Wednesday, March 19, 2008

One Swell Day

Sunday in Hong Kong started with absolutely amazing Dim Sum at Fu Sing Shark Fin Seafood Restaurant in Wan Chai (best pork buns i've ever had), a day of racing including the Hong Kong Derby at Sha Tin Racecourse, and Hong Kong hot pot for dinner in Causeway Bay at FF Hot Pot.

Racing in Hong Kong was great. We paid about US$15 extra and showed a passport stamp dated less than 3 weeks old to get into the 'members only' section of the track, which is a nice touch to make things more enjoyable for us tourists. The racecourses are cleaner than most of the ones in NYC, and there are SO many different ways to bet, also named differently than trifectas, exactas, doubles, etc. In a very smart tactic to help you to part with more of your money, guides who speak English and Chinese are standing around simply to help the racing fan figure out how it all works. Minimum bets are HK$10 (about US$1.25).

The races, like most of the rest of the world excepting the US, are run primarily counterclockwise on turf. We were there for two of the biggest races of the season, the Queen's Silver Jubilee Cup and the Hong Kong Derby. The Derby here, interestingly enough, is for four year olds rather than three year olds because Southern Hemisphere horses (lots from Australia and New Zealand) mature later than ones from the Northern Hemisphere. Perhaps because of whenever the birthing season falls in the South? Sha Tin holds about 80,000, but even on the biggest day of the year, it was civilized and spacious. Nothing like a possible Triple Crown Day at Belmont. Picture of the setting below: racing surrounded by giant buildings and mountains.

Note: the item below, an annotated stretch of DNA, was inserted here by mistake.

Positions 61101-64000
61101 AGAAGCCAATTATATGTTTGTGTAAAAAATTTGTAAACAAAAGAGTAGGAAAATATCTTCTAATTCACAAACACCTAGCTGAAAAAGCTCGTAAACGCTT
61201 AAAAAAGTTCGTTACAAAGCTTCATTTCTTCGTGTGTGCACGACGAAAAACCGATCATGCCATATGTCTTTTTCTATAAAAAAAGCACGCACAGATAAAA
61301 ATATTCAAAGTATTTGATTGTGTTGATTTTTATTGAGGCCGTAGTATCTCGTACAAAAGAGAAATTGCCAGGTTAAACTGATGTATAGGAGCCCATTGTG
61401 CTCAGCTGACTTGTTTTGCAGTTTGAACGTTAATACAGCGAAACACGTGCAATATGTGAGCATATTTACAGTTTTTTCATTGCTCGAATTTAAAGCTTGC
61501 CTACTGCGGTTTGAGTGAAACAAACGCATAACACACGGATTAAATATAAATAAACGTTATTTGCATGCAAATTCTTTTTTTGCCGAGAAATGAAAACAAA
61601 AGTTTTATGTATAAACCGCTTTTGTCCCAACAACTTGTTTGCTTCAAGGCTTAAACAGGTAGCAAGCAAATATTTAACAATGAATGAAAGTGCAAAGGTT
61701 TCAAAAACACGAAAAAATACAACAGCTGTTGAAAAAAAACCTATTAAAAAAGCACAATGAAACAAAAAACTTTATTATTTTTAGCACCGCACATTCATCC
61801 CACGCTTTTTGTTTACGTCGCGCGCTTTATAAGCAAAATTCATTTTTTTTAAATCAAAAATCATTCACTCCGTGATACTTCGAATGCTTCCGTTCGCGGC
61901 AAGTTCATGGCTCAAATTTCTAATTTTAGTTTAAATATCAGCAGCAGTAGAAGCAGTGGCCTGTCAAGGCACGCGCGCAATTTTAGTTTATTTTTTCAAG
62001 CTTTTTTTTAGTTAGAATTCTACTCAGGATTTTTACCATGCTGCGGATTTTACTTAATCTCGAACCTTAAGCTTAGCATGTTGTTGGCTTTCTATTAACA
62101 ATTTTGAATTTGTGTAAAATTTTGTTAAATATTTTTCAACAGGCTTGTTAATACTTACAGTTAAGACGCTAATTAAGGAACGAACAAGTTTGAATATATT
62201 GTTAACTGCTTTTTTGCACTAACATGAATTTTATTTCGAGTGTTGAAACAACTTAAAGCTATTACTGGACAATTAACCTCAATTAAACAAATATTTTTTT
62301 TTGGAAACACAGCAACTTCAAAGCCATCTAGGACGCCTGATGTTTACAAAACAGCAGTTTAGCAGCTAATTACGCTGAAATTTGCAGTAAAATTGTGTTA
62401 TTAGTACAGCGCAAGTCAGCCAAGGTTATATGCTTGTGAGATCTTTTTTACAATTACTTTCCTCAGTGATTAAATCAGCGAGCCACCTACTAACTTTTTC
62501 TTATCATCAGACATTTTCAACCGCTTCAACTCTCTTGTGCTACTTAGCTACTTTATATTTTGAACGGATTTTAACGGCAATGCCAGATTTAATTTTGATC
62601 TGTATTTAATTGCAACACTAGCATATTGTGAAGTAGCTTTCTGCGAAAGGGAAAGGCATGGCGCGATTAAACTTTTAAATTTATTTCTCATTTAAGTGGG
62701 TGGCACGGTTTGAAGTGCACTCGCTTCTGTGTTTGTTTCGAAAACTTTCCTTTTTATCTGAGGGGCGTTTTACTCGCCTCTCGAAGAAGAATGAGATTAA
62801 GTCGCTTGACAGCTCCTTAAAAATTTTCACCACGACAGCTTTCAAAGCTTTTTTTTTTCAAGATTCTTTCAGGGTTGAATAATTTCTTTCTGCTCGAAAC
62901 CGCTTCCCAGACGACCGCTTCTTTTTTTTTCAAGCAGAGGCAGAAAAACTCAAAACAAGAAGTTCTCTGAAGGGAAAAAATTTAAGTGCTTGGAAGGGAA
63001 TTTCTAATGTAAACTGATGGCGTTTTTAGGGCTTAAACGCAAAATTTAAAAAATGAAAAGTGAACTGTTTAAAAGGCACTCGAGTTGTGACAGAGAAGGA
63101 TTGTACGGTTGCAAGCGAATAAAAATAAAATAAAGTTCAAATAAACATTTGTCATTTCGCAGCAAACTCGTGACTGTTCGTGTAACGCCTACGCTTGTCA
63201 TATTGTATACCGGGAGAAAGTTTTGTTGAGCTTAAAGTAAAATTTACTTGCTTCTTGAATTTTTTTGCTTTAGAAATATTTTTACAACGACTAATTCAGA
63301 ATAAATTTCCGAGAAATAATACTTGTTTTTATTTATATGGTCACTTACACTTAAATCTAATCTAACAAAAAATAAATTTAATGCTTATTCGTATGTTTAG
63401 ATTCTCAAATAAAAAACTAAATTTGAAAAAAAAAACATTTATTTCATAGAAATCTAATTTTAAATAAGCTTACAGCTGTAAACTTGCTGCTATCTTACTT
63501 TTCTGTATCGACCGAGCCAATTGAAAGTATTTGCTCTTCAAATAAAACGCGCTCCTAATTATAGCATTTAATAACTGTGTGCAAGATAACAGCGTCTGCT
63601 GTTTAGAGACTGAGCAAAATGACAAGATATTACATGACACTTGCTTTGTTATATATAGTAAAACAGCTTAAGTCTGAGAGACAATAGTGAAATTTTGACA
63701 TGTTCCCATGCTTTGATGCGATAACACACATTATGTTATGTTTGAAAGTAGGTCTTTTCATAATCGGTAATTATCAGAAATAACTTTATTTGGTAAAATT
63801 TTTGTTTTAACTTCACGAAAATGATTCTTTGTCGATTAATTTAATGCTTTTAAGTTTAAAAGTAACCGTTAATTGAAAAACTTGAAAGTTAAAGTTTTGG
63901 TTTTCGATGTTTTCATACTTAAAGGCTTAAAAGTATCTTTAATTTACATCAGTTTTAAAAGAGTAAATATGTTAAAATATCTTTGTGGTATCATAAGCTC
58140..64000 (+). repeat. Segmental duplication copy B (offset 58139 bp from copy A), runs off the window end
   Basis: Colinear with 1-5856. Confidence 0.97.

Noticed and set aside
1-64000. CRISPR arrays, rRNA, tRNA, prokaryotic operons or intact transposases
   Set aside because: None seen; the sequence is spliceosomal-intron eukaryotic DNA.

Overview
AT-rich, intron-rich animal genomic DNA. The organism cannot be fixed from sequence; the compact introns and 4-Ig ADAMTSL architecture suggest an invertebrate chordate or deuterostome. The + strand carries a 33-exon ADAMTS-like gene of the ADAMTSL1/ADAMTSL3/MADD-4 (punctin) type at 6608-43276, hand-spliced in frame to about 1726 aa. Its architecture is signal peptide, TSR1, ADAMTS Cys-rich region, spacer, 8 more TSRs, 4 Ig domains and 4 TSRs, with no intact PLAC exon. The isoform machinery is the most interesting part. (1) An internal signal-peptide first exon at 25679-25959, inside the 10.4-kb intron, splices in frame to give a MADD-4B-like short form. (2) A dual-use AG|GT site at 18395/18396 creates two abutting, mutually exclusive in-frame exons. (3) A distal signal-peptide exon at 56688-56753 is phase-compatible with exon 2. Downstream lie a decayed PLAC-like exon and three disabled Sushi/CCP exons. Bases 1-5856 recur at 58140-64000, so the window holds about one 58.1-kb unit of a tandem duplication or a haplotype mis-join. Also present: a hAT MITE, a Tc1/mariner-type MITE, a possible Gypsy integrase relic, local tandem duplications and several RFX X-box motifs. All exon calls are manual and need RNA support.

Going for dinner was pretty amusing, as we were first seated in one restaurant and given the menu for the Hot Pot. Hot Pot basically means you order a variety of raw meats or seafood (chicken, beef, oysters, live shrimps, all kinds of offal, and god knows what else kind of mystery meats. Ox testicle anyone?) and its thrown into this boiling spiced pot of broth until it's cooked. Sort of a 70s meat fondue vibe. We sit, get the hot pot menu, until it's whisked away from us and we are given another menu with no hot pot choices. We keep saying "hot pot, hot pot, hot pot" like Bart and Lisa Simpson as we have no idea what is going on, and the communciation is sketchy at best. Finally, ten minutes later, some old guy motions us up, and takes us two doors down to where there's more space in the other half of their restaurant, and someone who speaks decent English acts as our hot pot guide. Yum. Although I think it was the culprit of the most horrific case of food poisioning in my life that appeared last night. More on that shortly because, after all, who doesn't want to hear about how sick I got????

1 comment:

ope said...